LF: I think the biggest problem in today’s media is that the women in the media look perfect. Female celebrities have never been thinner—Lindsay Lohan, Hilary Duff, Nicole Richie, etc. etc.—but also, we’ve never had celebrities all conforming to one limiting female ideal before: long hair, charming and giggly, and not particularly rebellious, like Kate Hudson, Anne Hathaway, and Jennifer Aniston (although I do love all three of these actresses). I don’t think that Angelina Jolie could have ever gotten famous today in her punk-rebel stage, because every female celebrity we see is well-groomed and nice and extroverted. Also, there are a lot of fictional Supergirls that influence how the girls at home feel about themselves: Elle Woods in Legally Blonde, the girls of Gossip Girl, and even Hannah Montana—although these are lovable characters, they give even the youngest girls the idea that beauty and success are simultaneous requirements and that you should make it look as though both come easily.

JB: What role do you feel women have in contributing to each other’s self-esteem or lack of confidence?

LF: Once young women observe perfect women in the media, they emulate having a perfect exterior, and then that model of perfection starts to take off in peer groups. I think that once one girl in a social circle—whether we’re talking in high school, in college, or among twentysomethings—starts to appear effortlessly perfect, her friends and her peers try to imitate that, and it snowballs from there.

JB: What are the consequences of trying to be perfect for individual women, their relationships, and even society or the world?

LF: Statistically, more young women than ever before are considering suicide, and I think it’s no coincidence that this is happening simultaneously with the rise of Supergirls. There are other mental health repercussions that I observed amongst girls, like anxiety, eating disorders, OCD, and depression. And I think the broadest problem is not having a sense of self; not having an identity outside of being a Supergirl or a hard worker.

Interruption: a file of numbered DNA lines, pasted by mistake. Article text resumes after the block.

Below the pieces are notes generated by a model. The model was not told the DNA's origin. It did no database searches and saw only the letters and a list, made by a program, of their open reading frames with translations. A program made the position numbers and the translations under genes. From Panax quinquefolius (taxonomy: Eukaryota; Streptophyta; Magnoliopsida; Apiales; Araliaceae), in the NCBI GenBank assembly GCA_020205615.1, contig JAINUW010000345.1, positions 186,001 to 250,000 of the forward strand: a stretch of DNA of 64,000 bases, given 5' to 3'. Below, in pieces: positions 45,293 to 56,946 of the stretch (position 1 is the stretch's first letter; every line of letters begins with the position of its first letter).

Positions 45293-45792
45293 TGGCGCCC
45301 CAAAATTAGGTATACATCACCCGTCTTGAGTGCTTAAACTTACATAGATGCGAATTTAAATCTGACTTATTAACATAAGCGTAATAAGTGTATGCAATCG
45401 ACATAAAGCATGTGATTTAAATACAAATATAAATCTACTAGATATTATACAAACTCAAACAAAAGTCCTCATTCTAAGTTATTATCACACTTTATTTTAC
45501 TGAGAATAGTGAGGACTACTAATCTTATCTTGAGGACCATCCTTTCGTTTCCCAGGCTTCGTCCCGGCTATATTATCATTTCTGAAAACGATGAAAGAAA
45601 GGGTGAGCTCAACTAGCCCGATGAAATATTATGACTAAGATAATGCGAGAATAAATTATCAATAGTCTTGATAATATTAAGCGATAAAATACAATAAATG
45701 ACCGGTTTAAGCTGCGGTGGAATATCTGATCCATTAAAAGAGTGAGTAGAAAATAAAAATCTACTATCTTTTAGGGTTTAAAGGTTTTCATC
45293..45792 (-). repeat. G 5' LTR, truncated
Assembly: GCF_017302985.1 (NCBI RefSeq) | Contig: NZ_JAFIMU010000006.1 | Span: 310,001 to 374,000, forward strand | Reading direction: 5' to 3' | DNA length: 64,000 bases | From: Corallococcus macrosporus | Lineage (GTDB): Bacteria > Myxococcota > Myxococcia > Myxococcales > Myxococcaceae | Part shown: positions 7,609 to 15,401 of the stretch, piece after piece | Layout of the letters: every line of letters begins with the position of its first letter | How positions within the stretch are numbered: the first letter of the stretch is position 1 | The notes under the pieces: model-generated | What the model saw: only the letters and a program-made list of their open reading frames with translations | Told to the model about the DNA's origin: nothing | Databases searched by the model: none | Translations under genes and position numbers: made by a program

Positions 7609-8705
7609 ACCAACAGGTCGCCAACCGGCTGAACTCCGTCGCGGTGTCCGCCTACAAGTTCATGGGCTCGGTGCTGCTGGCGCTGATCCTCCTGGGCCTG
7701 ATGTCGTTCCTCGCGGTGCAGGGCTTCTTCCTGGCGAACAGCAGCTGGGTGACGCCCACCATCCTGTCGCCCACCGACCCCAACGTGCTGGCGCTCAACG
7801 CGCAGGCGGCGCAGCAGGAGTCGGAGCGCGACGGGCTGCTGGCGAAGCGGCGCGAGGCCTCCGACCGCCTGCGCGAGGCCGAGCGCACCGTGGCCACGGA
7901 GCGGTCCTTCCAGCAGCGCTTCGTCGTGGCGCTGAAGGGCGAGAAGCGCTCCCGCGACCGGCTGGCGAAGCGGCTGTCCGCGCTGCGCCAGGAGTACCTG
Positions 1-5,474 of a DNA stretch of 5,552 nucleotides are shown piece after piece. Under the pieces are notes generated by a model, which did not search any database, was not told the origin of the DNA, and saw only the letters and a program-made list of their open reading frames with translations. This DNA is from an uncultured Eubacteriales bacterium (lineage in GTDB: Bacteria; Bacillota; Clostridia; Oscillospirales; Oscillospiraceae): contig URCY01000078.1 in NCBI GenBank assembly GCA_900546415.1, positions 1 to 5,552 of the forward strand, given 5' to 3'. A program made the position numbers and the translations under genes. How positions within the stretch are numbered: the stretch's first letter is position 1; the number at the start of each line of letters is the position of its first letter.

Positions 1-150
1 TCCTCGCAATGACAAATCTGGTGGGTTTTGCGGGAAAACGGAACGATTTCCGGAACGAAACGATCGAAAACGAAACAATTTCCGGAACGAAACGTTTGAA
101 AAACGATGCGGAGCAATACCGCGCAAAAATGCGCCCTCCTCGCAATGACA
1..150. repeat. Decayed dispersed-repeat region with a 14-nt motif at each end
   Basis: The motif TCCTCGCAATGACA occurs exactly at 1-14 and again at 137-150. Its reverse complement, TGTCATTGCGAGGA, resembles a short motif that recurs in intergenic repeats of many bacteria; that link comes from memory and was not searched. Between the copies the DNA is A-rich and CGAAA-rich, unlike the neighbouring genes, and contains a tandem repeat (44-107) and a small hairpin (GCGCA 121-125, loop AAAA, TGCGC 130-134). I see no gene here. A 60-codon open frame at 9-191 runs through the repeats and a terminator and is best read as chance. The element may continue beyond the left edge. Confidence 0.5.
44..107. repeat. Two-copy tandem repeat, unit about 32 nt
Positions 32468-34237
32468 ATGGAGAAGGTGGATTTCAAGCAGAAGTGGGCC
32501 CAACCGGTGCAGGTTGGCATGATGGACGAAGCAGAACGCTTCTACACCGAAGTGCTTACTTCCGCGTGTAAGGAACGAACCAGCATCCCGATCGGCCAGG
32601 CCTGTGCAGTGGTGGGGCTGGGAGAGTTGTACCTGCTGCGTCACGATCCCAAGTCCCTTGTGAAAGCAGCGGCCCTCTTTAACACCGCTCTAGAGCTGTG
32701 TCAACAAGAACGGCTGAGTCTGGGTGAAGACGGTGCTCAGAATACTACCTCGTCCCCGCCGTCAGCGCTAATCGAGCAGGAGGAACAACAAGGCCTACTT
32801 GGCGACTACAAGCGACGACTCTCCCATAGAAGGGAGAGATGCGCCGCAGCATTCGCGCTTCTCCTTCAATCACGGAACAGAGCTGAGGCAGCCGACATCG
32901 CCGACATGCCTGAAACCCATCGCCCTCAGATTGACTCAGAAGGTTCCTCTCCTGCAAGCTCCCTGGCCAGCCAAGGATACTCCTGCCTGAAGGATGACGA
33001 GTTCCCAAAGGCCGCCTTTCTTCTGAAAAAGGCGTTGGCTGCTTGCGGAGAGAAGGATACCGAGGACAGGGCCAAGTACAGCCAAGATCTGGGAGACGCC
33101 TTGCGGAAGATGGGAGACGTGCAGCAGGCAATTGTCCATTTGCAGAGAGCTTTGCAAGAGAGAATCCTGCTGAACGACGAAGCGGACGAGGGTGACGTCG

JB: What are some tips you have for girls and women to positively feel they can be and do whatever they want, without feeling they must be perfect?

LF: First and foremost, girls should get some hobbies. Find things that you enjoy and that you feel passionate about that have nothing to do with work. For example, I just took up the oboe, I love to paint, I love to go to art museums, I love to read novels, and I love stupid movies (like Grandma’s Boy, Superbad, and Little Nicky). Make collages with pictures of random things that you find intriguing. Turn off the lights in your room and listen to music with your eyes closed. Meditate. Find your center! And the most revolutionary thing women can do is look in mirror and say aloud, “I love you. I appreciate you. You matter.” Say it enough, and I think the Supergirls will start to mean it, and see their Supergirl selves fading away.

Young women need to find their sense of intrinsic worth—why they matter regardless of what they look like, what other people think of them, how they make others feel, and what they’ve accomplished. Everyone has worth and everyone has value, and girls need to realize that when they are sitting on their couch in their jammies at 3pm on Saturday afternoon with their hair greasy and their nail polish chipping, they are just as special and just as important as when their hair is blown-dry and they are in a minidress and leggings out on the town for the night with a cute date! What I recommend is that young women spend as much time as possible embracing their creativity, developing their tastes and their personality, and finding themselves! Young women need to find their value, and I think the best way to do that is to be alone with one’s thoughts, spend time alone with oneself, and start to enjoy spending time alone and enjoy listening to one’s internal monologue.

JB: You mentioned that, under the pressure to be perfect, girls and women are oftentimes afraid to be themselves. What are some ways girls and women can feel comfortable exploring and being who they are?

LF: I absolutely love the movie Juno. Casting aside the movie’s puzzling treatment of abortion, I love the character Juno and how unafraid she was to be herself; she liked guitars and punk music and sarcasm and funky clothes. And I think that if more girls could embrace their inner-Juno, and be exactly who they want to be, regardless of whether it would affect how others see them or their place on the social totem pole, we’d be in great shape.